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Building on basics

Watching for signals

"Cells in an adult are tightly regulated and their growth tightly controlled," said Carraway. "Somehow, tumor cells turn on signals in the cell that short circuit this regulatory process. If we could understand how, we'd have better knowledge on which to develop new treatments for cancer patients.''

Defining the "somehow" is what drives his research.

Tyrosine kinases are enzymes that control cell growth and proliferation. They play a pivotal role in signal transduction, the process by which a cell responds to changes or signals in its environment. These signals tell the cell when to divide, grow and die.

Carraway's specialty is a growth factor receptor protein called Erb2 but known more commonly as HER-2. Thanks to a drug called Herceptin, lots of people have heard of this protein.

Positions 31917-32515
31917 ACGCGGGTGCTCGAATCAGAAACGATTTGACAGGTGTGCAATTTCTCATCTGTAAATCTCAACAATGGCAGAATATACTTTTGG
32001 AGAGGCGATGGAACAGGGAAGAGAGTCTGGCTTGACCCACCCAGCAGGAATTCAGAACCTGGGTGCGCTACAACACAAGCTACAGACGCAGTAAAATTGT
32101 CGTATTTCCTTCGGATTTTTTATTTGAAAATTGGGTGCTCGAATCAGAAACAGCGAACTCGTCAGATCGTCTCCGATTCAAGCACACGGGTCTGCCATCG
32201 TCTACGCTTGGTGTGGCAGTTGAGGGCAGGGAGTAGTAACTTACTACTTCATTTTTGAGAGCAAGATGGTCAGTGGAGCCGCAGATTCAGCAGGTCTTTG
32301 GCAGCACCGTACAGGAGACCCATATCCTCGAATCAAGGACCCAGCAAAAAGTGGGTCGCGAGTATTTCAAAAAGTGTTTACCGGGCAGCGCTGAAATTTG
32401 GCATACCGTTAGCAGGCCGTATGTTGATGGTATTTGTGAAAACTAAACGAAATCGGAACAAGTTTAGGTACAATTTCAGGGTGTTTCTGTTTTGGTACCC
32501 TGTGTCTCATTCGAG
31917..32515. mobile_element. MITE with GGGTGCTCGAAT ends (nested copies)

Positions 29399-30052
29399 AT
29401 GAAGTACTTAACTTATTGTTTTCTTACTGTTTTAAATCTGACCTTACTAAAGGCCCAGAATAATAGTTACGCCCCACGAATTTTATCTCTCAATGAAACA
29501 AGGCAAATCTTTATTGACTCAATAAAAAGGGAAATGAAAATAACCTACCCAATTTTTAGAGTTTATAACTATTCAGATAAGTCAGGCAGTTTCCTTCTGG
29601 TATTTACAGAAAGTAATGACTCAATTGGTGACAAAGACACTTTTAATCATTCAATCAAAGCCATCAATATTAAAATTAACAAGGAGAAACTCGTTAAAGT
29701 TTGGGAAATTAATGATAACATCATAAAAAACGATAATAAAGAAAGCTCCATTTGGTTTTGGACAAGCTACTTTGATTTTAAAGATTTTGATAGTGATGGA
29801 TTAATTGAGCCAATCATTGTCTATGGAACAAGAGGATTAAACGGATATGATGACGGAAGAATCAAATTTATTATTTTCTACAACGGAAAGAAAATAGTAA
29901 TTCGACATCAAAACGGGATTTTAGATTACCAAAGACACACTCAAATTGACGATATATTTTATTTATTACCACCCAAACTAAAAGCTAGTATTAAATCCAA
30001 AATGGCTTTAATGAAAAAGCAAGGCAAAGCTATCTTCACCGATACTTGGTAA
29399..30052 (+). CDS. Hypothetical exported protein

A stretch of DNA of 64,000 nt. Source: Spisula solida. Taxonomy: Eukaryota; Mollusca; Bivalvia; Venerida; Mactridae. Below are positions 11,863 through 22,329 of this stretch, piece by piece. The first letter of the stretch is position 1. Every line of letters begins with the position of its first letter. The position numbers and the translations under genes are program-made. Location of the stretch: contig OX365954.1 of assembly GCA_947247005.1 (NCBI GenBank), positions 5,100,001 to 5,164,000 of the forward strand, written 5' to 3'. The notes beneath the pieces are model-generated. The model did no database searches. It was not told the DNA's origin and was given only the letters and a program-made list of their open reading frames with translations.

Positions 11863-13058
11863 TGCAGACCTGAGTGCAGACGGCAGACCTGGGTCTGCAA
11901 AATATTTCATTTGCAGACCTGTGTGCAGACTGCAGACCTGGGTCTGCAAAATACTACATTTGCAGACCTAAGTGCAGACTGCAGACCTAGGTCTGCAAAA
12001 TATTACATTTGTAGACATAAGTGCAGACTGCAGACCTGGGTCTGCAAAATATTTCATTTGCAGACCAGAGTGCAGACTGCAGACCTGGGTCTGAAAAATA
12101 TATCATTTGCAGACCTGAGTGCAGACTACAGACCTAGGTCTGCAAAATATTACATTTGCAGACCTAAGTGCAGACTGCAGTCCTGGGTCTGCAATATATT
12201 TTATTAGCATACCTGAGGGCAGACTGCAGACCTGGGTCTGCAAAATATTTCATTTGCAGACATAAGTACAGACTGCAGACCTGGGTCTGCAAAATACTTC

HER-2 sits on the surface of epithelial cells (cells that line tissue) and binds with growth factors. In a person with normal HER-2, this protein controls development of mammary, heart and other tissues.

"You need some HER-2 for normal functioning," said Carraway. "Mice bred to not have HER-2 die after 10 weeks of gestation because their heart muscles don't develop properly."


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